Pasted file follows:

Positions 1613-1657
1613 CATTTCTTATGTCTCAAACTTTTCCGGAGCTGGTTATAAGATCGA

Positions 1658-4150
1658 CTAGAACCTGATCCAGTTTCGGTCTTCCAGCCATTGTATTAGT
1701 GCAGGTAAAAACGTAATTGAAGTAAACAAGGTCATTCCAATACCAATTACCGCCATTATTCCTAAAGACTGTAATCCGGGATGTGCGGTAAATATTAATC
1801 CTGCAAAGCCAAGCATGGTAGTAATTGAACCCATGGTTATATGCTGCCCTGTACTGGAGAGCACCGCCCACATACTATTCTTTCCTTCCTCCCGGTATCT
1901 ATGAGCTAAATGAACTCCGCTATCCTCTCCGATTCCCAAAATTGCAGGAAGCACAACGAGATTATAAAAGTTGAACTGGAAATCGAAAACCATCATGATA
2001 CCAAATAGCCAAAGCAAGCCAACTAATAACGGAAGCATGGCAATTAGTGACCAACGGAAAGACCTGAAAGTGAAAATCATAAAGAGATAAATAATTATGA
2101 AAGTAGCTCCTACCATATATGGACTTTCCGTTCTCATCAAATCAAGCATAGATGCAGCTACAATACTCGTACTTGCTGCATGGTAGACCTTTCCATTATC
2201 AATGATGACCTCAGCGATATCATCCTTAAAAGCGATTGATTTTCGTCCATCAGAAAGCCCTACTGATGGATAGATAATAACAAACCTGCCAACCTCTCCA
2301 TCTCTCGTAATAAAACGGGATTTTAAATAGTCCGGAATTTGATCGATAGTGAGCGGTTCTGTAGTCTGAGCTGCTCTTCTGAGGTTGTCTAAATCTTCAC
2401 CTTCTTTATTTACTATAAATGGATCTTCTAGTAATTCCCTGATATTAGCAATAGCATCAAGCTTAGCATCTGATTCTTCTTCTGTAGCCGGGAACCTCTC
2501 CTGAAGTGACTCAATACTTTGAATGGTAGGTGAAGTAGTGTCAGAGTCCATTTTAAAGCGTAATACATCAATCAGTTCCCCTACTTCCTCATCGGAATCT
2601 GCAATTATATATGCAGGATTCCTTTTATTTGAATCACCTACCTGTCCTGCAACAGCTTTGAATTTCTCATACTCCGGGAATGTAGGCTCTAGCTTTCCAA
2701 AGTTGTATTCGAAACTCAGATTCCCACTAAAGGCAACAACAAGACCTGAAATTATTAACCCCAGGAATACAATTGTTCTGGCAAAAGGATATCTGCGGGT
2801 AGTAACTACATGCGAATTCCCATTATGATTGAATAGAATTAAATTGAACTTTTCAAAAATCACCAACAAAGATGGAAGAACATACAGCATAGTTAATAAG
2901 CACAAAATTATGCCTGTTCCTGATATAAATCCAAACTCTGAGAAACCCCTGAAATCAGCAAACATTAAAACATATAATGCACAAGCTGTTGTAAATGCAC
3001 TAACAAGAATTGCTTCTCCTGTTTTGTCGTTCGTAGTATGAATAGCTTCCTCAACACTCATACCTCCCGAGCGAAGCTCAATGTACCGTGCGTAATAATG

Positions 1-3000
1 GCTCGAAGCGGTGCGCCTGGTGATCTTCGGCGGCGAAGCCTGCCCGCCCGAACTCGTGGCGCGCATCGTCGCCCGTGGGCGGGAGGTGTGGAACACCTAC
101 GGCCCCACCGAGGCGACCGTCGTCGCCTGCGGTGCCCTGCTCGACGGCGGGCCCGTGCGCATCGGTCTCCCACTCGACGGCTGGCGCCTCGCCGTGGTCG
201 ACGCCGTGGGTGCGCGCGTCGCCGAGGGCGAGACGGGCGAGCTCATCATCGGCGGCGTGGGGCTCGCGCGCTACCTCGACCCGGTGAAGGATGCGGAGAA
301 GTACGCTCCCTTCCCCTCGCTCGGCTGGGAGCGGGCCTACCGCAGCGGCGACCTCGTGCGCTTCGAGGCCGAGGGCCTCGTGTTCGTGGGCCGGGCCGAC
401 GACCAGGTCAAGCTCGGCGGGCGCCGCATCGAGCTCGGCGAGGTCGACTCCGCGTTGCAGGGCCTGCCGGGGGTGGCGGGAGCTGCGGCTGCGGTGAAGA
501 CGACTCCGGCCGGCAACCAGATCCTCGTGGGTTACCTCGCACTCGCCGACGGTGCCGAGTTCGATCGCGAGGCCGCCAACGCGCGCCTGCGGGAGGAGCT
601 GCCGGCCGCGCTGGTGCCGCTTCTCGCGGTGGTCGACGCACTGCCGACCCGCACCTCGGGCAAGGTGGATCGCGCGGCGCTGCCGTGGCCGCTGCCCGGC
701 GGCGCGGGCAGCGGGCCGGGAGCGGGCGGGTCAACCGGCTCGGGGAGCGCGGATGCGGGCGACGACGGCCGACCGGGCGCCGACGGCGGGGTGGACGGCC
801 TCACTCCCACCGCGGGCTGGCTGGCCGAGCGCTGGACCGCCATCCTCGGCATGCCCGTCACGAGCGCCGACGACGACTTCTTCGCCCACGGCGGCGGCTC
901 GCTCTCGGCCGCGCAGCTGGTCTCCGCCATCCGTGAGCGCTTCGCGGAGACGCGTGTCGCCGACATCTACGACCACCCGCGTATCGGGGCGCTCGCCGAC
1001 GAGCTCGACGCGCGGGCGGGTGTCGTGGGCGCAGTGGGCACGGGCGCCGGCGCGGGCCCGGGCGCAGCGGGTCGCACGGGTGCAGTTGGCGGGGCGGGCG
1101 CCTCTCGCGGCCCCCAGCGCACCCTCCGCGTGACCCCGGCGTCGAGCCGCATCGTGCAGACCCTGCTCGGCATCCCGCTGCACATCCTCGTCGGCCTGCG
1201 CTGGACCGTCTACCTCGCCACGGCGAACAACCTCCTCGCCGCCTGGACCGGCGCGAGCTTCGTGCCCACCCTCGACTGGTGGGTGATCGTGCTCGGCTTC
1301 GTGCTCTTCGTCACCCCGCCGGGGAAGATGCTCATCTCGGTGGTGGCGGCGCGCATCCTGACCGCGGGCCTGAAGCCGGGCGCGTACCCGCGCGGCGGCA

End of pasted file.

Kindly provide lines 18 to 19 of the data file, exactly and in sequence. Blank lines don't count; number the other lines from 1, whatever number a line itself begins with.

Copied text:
3001 TAACAAGAATTGCTTCTCCTGTTTTGTCGTTCGTAGTATGAATAGCTTCCTCAACACTCATACCTCCCGAGCGAAGCTCAATGTACCGTGCGTAATAATG

Positions 1-3000